Skip to Content
Streetsblog California home
Streetsblog California home
Log In
Active Transportation Program

How Bad Is Newsom’s Proposed Cut to the Active Transportation Program? Awful.

It would have zeroed out the entirety of Cycle 7 - but the legislature has rejected the cuts.

They’d rather put money into this than making streets safer for people on bikes and on foot. Image: Rémi Jouan via Wikimedia Commons

Note: GJEL Accident Attorneys regularly sponsors coverage on Streetsblog San Francisco and Streetsblog California. Unless noted in the story, GJEL Accident Attorneys is not consulted for the content or editorial direction of the sponsored content.

Update, Wednesday afternoon: The CA Legislature just released its own budget proposal, and in it they reject Newsom's proposed cuts to the ATP. The Joint Legislative Budget Plan will now be discussed further, and negotiations will continue until a budget is passed.

In January, Governor Newsom proposed clawing back what remained of the $1 billion "augmentation" to the Active Transportation Program that was added when California was flush with cash a few years ago. Program staff had committed that funding to projects in Cycle 6, but held $200 million in reserve to make sure there was some funding for Cycle 7, which is currently accepting applications.

Newsom saw that $200 million in reserves and decided it would be the only cut he would make to the transportation budget. Then, in May, he proposed taking even more money away from the ATP, for a total of $600 million.

The entire fund estimate for the Active Transportation Program, covering four years of programming and allocations, comes to $568 million from all funding sources, including state and federal monies and the uncommitted portion of the "augmentation."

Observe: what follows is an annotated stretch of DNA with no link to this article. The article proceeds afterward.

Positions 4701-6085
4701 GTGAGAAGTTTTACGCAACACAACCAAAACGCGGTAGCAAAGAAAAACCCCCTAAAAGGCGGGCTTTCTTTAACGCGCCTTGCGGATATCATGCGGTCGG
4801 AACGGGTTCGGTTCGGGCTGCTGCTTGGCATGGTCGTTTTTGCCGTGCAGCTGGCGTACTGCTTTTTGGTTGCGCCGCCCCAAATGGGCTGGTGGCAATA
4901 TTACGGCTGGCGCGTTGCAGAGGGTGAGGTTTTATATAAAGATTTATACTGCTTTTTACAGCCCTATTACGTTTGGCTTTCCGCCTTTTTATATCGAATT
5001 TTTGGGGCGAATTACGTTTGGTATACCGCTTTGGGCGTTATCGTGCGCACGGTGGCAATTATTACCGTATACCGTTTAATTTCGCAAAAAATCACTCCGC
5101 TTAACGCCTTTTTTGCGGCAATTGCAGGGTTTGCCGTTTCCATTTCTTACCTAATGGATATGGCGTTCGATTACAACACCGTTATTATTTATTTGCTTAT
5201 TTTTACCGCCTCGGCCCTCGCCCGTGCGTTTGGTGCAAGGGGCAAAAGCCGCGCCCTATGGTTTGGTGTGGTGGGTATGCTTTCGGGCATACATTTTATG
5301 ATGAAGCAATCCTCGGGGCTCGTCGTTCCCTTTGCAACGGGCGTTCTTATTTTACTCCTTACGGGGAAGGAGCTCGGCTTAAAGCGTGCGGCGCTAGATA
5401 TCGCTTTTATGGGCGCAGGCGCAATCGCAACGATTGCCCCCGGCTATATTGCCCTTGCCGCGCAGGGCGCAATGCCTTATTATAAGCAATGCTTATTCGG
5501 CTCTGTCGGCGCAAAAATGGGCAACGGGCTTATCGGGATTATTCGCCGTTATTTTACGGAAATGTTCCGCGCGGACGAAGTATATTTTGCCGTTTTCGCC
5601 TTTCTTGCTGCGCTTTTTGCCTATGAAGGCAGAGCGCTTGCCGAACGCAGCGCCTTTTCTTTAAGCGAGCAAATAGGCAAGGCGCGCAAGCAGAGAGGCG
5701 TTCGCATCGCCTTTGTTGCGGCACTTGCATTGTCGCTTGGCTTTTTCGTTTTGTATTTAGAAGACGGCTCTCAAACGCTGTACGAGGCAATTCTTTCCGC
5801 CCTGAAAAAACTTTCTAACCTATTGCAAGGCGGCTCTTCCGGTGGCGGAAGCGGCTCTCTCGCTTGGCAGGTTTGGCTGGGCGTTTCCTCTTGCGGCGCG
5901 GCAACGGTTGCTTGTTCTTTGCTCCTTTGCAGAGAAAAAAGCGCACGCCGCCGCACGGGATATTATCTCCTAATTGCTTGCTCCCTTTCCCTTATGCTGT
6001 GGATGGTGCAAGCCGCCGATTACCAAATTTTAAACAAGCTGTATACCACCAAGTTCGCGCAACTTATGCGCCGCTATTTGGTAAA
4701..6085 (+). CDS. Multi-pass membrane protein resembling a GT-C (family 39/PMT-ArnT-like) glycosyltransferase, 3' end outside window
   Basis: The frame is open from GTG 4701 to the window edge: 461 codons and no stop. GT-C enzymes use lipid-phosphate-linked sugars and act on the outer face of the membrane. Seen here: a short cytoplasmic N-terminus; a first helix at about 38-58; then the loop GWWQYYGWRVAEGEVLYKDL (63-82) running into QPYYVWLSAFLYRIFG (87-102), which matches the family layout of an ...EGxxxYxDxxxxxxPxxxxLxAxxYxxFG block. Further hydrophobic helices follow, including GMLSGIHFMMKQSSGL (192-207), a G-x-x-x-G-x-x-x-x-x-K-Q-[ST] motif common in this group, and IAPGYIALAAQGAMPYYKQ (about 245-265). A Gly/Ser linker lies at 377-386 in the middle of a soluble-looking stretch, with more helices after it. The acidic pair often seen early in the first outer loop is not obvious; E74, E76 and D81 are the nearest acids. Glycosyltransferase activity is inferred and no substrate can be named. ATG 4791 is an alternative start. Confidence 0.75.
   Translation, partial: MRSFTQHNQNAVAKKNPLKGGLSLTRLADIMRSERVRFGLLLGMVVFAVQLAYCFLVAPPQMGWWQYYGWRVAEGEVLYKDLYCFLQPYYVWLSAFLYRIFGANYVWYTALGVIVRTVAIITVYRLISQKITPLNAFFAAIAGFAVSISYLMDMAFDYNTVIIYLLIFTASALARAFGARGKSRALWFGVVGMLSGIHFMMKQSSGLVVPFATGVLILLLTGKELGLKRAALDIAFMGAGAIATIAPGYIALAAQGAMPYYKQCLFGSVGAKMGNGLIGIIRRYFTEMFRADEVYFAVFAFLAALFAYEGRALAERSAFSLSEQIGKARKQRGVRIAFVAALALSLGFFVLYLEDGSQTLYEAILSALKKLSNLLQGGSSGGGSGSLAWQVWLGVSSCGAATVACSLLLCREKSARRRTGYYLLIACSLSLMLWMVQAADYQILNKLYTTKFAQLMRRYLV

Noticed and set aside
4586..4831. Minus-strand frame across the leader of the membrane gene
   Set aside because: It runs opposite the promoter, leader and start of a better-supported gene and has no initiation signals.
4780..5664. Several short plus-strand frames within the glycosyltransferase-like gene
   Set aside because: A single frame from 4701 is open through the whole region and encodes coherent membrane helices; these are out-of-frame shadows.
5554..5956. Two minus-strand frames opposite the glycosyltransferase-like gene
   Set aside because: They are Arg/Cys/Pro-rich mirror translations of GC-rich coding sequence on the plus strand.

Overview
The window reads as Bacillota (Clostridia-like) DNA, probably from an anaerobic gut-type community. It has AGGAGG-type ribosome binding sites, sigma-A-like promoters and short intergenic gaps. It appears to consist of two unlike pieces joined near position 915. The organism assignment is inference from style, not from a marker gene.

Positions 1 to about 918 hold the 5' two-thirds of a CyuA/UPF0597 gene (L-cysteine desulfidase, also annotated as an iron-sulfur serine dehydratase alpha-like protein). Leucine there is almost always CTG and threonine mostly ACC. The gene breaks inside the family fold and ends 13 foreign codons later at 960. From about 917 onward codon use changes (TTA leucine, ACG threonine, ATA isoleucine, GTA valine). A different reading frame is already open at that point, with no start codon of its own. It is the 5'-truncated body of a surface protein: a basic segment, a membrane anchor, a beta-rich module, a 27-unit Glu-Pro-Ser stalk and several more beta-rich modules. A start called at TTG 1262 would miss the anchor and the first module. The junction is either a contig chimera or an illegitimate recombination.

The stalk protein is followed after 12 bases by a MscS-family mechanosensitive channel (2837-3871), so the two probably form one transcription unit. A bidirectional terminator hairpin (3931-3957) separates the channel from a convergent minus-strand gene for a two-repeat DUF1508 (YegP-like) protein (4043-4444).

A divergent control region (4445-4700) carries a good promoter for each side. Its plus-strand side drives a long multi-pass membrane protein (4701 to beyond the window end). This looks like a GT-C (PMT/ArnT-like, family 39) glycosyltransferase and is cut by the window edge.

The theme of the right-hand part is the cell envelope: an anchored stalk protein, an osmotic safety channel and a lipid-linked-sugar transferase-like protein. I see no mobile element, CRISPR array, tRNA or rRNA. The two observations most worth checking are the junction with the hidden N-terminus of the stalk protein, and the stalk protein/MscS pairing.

If his proposal stands, there will be no Cycle 7 funding for the ATP.

Contrast this with the State Highway Account, which is expected to be about $5.4 billion this year.

Pretending that devastating the ATP will help balance the state budget while California continues to spend billions on highway expansions is not only anti-climate, it just doesn't make sense. The ATP is a rounding error compared to the state transportation budget, and it's one of a few parts of that funding that reliably supports climate action.

Negotiations continue in the legislature, with some state lawmakers expressing concern about the ATP funding and asking why the State Highway Fund is not being tapped to backfill it. (Answer: they don't want to cut highway spending). But more people need to speak up.

Advocates are urging people to reach out to their legislative representatives and get them to support funding for the ATP. CalBike provides an easily edited call-to-action form for contacting budget decision makers at the legislature. They are proposing a "people-first mobility budget" that would shift funding from highway expansions to give the ATP a reliable funding source and to build complete streets and other projects that help reduce the need to drive, and would focus the rest of the highway budget on repairing and maintaining state-owed roads.

Stay in touch

Sign up for our free newsletter

More from Streetsblog California

The Real Reason Why Traffic Engineers Design So Many Deadly Roads

Hint: they aren't deliberately trying to get us killed.

June 18, 2024

Q&A With Christopher White, the Bicycle Coalition’s New Director

Christopher White was named as the San Francisco Bicycle Coalition’s new executive director almost a week ago.

June 18, 2024

Tuesday’s Headlines

Think like Amazon to make transportation sustainable; Administrator of CA e-bike program under investigation; Richmond wants to tax Chevron's output; More

June 18, 2024

Construction Nearing Completion for OC Streetcar, Opening Expected Summer 2025

Tracks and stations appear nearly complete for the 4.1-mile streetcar. Through Santa Ana much of the light rail project is accompanied by curb-protected bike lanes.

June 17, 2024
See all posts